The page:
Pirates of the Caribbean: Dead Man's Chest Gore Verbinski
Published Jul 01, 2006The aspect that made the first Pirates film such a success was that no one expected it to be any good, especially given the fact that it was based on a Disneyland attraction. So, when the first instalment of this series, Curse of the Black Pearl, was unleashed with highly entertaining action sequences, clever and often funny dialogue, and of course, Johnny Depp's fantastic drunken pirate performance, many were pleasantly surprised and the film became a box-office juggernaut. So it's a no-brainer that they made a sequel.
The problem this time around is that the surprises of the first film are now expected and in lieu of catching us off guard, Dead Man's Chest takes the elements that made Curse of the Black Pearl exciting and attempts to double them, adding unnecessary fight scenes and slow moments that make you notice the two-and-a-half-hour run time. And even though Bill Nighy does an excellent job playing the evil Davy Jones, his CGI noodle face fails to captivate as well as the human essence Geoffrey Rush pulled off so well in the original.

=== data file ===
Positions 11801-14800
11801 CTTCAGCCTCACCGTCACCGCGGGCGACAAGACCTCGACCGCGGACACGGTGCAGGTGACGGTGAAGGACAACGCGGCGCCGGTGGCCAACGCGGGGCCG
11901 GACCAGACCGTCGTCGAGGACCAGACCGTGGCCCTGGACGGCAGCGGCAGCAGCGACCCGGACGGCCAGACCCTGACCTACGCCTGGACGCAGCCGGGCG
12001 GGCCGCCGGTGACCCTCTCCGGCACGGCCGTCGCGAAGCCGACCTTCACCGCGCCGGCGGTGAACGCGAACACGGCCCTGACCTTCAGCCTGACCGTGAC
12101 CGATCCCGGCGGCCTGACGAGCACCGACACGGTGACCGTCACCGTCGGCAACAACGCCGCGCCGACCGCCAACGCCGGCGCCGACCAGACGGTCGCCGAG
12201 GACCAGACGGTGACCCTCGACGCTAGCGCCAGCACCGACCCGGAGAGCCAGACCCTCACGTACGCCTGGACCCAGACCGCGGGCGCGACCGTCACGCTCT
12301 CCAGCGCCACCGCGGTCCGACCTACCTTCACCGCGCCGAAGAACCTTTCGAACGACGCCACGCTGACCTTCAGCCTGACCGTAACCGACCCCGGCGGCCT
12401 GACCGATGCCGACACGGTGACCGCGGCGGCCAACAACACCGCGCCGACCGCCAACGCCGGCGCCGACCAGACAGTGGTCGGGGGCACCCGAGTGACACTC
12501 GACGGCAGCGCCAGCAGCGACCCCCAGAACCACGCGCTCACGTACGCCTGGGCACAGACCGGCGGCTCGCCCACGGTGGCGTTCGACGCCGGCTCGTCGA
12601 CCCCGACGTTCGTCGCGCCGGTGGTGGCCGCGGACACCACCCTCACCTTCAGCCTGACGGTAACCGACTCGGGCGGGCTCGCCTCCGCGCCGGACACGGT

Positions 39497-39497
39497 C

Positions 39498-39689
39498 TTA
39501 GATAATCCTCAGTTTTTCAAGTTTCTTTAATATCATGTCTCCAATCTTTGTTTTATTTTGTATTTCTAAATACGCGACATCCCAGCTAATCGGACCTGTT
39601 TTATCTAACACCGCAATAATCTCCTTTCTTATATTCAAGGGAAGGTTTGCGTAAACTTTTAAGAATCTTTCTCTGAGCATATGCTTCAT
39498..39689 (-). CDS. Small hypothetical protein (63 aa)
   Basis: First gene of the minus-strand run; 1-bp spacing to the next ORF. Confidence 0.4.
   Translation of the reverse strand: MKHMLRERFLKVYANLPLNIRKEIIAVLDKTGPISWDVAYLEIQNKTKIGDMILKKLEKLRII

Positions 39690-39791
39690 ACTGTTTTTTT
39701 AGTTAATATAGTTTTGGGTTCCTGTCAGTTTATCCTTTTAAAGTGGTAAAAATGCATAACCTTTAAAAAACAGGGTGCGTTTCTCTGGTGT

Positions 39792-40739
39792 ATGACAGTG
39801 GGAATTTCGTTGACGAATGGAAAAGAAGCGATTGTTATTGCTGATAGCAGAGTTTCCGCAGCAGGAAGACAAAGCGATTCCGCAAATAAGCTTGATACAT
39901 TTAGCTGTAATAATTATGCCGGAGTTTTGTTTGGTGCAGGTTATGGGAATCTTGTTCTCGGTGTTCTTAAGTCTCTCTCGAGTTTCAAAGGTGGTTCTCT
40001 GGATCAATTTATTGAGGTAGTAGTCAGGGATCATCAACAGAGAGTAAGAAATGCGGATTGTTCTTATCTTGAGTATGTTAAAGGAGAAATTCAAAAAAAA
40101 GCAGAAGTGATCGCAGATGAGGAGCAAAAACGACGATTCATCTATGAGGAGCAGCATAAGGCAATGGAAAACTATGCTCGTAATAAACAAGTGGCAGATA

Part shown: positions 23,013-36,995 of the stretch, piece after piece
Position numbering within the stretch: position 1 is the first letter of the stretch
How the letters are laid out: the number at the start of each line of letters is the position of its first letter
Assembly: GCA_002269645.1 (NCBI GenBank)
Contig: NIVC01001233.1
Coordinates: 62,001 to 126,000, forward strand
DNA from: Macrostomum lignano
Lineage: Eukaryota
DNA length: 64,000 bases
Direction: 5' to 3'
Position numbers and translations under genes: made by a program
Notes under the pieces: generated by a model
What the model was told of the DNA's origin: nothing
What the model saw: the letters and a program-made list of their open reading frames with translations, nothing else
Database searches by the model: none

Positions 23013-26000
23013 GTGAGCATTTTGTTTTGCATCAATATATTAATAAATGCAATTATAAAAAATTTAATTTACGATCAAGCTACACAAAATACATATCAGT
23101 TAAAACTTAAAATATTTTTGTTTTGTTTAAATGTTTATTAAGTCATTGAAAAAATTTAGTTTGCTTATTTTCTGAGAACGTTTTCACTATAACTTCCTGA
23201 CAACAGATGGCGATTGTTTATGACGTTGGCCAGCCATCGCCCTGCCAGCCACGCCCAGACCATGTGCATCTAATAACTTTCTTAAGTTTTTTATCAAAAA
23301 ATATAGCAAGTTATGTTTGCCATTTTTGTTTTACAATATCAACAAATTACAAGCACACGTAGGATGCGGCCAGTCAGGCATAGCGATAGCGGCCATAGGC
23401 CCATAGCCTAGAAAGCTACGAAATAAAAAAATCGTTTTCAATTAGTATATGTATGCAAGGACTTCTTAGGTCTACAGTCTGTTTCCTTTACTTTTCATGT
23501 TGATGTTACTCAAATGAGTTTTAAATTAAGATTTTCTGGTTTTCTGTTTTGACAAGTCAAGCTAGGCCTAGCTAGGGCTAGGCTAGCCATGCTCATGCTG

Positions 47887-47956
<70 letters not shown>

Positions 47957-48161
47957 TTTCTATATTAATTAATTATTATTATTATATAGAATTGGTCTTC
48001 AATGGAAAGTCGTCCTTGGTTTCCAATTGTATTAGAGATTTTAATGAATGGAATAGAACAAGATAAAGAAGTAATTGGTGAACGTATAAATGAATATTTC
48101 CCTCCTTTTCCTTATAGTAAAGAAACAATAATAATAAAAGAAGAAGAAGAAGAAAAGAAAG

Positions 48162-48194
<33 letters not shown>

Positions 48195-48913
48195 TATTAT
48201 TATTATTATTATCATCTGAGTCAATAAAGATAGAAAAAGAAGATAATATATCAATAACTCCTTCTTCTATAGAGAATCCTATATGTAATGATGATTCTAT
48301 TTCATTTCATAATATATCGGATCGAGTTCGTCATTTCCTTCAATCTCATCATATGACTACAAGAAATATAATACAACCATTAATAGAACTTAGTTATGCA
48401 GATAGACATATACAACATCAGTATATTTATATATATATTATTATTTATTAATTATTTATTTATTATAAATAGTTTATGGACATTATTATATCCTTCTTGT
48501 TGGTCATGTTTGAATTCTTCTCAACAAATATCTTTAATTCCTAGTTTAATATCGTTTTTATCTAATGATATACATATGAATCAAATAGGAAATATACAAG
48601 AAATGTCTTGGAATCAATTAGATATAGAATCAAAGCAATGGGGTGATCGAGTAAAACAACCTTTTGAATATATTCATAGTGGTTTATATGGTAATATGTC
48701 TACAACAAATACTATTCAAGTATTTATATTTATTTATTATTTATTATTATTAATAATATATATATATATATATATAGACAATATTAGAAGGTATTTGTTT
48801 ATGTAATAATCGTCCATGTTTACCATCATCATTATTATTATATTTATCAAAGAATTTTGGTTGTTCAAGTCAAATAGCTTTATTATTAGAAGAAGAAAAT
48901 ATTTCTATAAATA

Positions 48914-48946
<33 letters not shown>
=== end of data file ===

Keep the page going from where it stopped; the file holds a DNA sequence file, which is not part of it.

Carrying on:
Dead Man's Chests plot goes all over the place, with talk of executing lovebirds Will Turner (Orlando Bloom) and Elizabeth Swann (Keira Knightley), as well as Jack Sparrow (Depp), if they can track him down. Davy Jones then enters the picture, setting up more opportunities for special effects, gymnastics and the Kraken, a giant sea beast that isn't as nearly as cool as the one in The Clash of the Titans.
There are many story lines planted in Dead Man's Chest but none of them come to fruition in this second chapter youll have to wait for the third and final instalment. Sure, there's a thrilling cliffhanger at the end that should have you completely psyched for the finale, but what are we left with until then? Dead Man's Chest is basically a stepping-stone to the final film but they could have made it a better one that would leave you satisfied until then.
Still, as you're watching the film you realise that the imagination and fantasy aspects are still present, along with a terrific cast made up of Academy Award winners and nominees. And, given the fact that many summer blockbusters have little to no heart, we should be thankful that Pirates is at least trying to shake things up. (Buena Vista)